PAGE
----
Passing the Baton

August 18, 2009

Four runners with sleek muscular bodies take their positions around the track. The first runner takes the baton firmly in his hand. He sets himself in the blocks and coils his powerful body into the starting position. His muscles tighten as he prepares for the start.

At the sound of the starter’s gun, he explodes out of the blocks, his eyes fixated on his team’s next runner. He quickly expends all of his energy in order to get to the next runner as soon as possible. As he nears the next runner, his teammate begins to run away from him. The first runner strains to reach the second runner before he gets too far down the track and is disqualified. He stretches and strains to put the baton firmly in the next runner’s hand making sure that it is not dropped.

It has been a matter of mere seconds from the start of the race until the baton is passed to the second runner. Exhausted, the first runner stops and watches as his teammate races toward the third member of the team. He anxiously watches as each teammate passes the baton to the next runner. Adrenaline continues to rush through the first runner’s body driven by the pressure of praying that his effort does not end in defeat.

As I read this fabulous description of a relay race the other day, I could see what a clear metaphor it is for life. We all want for our leg of the race to make a difference. In this vein, we dutifully save for our children’s futures, get them into the best private schools, make sure they eat their vegetables, get good grades, play sports, and see a dentist. We run as fast and as far as we can in this life to make sure our children start their leg of the race in the best possible position before we pass the baton.

If someone stole the money from your child’s college fund, would you let them take it without a fight? If someone tripped your daughter, just as she was about to go onstage for her first recital, would you sit by and do nothing? We all know we would fight like a lion to protect our children. But think about it…what is the one thing without which your child cannot grow to be a success? The one asset that allows the amassing of all the others? Liberty. Yet we sit idly by as power-hungry individuals, many of which possess not even a tenth of our intellect, steal our liberty. Like rats, they scurry under cover of darkness, nibbling away at our freedoms while our attention is elsewhere.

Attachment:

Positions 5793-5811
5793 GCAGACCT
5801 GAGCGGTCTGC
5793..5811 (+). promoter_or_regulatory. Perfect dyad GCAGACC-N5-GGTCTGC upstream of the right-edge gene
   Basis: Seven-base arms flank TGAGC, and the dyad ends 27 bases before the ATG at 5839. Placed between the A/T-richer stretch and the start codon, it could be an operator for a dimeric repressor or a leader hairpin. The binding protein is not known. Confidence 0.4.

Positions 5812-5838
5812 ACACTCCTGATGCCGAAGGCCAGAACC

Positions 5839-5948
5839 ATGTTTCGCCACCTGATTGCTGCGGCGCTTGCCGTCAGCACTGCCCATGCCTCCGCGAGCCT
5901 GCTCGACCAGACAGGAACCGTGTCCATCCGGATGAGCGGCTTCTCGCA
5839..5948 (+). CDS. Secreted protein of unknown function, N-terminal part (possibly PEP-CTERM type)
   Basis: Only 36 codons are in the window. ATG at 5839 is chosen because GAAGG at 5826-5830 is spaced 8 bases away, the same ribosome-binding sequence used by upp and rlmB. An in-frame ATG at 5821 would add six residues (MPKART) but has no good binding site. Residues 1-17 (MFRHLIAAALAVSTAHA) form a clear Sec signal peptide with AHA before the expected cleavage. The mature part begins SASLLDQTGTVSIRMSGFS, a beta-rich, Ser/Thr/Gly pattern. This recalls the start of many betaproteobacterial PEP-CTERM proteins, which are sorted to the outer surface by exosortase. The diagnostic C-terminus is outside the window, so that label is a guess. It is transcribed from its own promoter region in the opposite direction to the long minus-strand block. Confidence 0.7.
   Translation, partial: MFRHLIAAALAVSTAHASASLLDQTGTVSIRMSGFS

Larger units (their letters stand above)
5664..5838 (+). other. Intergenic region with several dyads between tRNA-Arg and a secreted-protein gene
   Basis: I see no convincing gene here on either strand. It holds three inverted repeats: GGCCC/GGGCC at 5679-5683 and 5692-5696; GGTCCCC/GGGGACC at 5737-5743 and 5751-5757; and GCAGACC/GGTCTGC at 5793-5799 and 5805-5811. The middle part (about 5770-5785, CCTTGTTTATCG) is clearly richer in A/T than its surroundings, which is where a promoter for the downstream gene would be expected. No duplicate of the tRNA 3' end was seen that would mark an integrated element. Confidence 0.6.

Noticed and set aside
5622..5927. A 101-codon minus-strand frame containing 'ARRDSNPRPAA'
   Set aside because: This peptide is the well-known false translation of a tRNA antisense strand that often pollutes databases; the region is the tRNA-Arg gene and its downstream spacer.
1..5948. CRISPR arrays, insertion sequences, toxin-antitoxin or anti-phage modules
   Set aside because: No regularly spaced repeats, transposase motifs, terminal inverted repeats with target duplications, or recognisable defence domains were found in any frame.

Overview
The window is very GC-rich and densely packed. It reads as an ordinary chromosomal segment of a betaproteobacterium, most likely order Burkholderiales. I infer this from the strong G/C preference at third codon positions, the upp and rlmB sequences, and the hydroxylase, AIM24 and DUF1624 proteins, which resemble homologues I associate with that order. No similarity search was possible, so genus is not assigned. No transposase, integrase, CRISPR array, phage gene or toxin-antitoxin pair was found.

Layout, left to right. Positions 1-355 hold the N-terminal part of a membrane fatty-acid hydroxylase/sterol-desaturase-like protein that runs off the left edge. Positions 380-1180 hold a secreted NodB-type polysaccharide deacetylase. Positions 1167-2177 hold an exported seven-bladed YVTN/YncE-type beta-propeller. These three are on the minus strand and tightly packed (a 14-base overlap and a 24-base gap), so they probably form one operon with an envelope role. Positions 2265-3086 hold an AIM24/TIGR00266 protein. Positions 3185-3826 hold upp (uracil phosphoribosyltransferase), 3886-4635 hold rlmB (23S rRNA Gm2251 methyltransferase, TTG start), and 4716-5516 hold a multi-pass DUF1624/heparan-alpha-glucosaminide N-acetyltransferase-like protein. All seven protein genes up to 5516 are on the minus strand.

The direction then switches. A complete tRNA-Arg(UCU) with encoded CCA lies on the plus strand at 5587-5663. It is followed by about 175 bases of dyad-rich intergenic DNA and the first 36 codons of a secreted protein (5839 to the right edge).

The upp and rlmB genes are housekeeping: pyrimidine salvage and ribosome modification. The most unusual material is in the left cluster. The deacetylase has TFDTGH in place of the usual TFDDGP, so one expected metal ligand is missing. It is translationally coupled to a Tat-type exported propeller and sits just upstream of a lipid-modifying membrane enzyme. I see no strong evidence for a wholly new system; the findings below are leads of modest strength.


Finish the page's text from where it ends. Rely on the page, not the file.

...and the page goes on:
Ronald Reagan once warned,

Freedom is never more than one generation away from extinction. We didn’t pass it to our children in the bloodstream. It must be fought for, protected, and handed on for them to do the same.
As students of history well know, freedom and democracy are the exception, not the rule. The founding of America was an incredible milestone in the history of mankind. Our predecessors ran their leg of the race better than we could have ever hoped. They gave us an incredible start. But each runner must do their part. Freedom, as they say, is not free.

We must be worthy of that freedom and pay for the honor of being Americans. The cost is to be ever-vigilant against those that wish to steal our liberty, especially those that do so under the guise of creating a utopian America or providing safety for her citizens. We must hoard our freedom like misers. It is more precious than diamonds, gold or any tangible possession. It is our life blood. We must not let it go without a fight. In this vein, I will be driving with the kids to attend the first national taxpayer march on Washington D.C. on September 12th. I hope some of you will consider doing the same. We are now in the middle of our leg of the race, let’s not lose any more of the valuable ground for which our ancestors fought and died.

I was so moved by the following photo I thought I would include it here. A drive to D.C. and an occasional newsletter is nothing compared to the sacrifice so many others have made.



August 18, 2009

More and more people every day are waking up, as if from a long sleep, to see that the nation we grew up in has somehow morphed into something unrecognizable to us. The surreal events occurring in our news have been prompting what seems to be at least one column a week noting the similarities between modern-day America and a fiction novel. But we reassure ourselves that we are smarter than the characters in a book. We have seen history and know what to avoid. It could never happen here, right? Wrong. Anything can happen here.